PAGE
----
Kentucky eases wine shipping rules
Kentucky's criminal statute against out-of-state wineries shipping wine into Kentucky has been ruled unenforceable by U.S. District Court Judge Charles Simpson in Louisville.
The ruling was in response to a lawsuit filed by Huber's Orchard & Winery (its logo is seen here) in southern Indiana, which claimed Kentucky’s law violated the Commerce Clause of the U.S. Constitution by giving preference to Kentucky businesses over out-of-state merchants.
Now, and until a new law goes into effect in January, Kentucky cannot enforce the criminal statute against out-of-state wineries shipping into Kentucky.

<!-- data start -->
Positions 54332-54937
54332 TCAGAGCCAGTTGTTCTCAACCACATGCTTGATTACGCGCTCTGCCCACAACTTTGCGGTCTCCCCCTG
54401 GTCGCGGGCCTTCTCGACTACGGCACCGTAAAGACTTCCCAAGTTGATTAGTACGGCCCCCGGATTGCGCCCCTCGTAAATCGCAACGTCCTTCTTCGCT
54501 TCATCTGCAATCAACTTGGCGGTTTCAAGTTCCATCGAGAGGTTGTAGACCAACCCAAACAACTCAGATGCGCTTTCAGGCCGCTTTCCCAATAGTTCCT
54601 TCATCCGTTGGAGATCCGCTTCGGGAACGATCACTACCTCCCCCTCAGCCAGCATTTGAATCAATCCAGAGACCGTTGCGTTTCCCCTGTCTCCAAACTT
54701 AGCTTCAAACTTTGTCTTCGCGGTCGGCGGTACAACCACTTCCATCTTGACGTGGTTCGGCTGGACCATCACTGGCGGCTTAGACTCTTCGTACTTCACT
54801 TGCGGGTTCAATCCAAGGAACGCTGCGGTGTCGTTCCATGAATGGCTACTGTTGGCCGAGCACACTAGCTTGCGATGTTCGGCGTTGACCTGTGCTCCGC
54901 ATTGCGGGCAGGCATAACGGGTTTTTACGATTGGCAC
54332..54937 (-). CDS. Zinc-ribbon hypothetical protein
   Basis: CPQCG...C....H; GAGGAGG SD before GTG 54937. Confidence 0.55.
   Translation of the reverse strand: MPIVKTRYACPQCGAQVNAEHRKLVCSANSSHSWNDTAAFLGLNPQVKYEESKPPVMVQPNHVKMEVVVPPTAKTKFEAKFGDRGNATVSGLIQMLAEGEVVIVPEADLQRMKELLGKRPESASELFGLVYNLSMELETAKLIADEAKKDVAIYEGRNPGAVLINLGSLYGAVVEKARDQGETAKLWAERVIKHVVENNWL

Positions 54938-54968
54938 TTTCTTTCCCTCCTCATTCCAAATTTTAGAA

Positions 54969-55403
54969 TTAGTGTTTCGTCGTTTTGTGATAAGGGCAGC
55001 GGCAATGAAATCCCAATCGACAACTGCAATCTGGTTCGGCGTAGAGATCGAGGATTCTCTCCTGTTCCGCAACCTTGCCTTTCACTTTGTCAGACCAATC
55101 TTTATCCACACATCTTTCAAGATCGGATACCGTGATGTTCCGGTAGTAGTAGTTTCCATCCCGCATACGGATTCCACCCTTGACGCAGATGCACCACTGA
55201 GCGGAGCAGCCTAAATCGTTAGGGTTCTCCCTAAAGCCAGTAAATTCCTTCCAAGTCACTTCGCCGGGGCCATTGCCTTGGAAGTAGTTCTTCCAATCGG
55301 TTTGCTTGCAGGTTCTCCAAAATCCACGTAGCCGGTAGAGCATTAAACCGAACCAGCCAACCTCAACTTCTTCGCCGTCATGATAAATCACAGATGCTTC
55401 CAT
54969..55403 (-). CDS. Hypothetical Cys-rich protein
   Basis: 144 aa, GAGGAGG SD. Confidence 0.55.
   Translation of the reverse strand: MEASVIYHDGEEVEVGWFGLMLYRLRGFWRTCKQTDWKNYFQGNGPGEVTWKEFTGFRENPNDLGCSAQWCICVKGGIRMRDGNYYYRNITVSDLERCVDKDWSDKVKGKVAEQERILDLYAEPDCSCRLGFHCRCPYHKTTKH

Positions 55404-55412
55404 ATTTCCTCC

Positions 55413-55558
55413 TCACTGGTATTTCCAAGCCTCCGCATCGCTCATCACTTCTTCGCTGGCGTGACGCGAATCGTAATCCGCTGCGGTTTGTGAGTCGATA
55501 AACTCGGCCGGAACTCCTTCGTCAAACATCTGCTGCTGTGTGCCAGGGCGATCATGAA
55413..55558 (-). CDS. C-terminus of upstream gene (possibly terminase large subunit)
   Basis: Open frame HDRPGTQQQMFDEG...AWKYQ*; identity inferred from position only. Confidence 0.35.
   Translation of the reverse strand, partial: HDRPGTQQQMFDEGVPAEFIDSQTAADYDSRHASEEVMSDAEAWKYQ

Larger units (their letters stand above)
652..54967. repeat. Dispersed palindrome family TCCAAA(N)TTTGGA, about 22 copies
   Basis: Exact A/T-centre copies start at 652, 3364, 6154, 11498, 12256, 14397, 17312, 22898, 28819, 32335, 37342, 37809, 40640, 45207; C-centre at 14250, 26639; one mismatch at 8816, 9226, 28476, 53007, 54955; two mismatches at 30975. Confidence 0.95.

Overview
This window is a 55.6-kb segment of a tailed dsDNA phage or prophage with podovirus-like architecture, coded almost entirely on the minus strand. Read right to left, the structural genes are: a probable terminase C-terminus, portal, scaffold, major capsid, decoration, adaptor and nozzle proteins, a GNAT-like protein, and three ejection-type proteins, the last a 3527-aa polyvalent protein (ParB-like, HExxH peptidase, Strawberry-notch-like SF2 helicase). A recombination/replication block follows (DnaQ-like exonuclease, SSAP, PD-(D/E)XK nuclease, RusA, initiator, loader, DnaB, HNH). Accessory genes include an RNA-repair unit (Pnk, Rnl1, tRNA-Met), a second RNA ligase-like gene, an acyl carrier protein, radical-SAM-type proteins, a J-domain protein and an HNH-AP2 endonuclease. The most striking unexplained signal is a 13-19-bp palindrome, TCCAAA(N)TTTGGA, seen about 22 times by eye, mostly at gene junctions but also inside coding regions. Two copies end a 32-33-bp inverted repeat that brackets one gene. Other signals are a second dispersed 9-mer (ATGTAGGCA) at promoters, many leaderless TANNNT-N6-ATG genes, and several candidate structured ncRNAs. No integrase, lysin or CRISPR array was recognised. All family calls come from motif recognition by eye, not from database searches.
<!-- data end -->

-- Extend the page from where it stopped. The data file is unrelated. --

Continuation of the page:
Dan Meyer, executive director of the Wine and Spirits Wholesalers of Kentucky, said the ruling needs to be studied to see how it may impact the new law.
“This is round one,” he said. “We’ll see where to go from here.”
The state General Assembly passed a law earlier this year requiring Kentucky wineries to sell their goods through wholesalers, the same as producers of beer or spirits.
Simpson also struck down current provisions requiring consumers who want wine shipped to order it in person. That could allow orders of out-of-state wine by telephone, mail or Internet. He said requiring customers to order in person gives too much advantage to Kentucky wineries, thus violating interstate commerce protections.
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Posted by William M. Dowd at 3:59 PM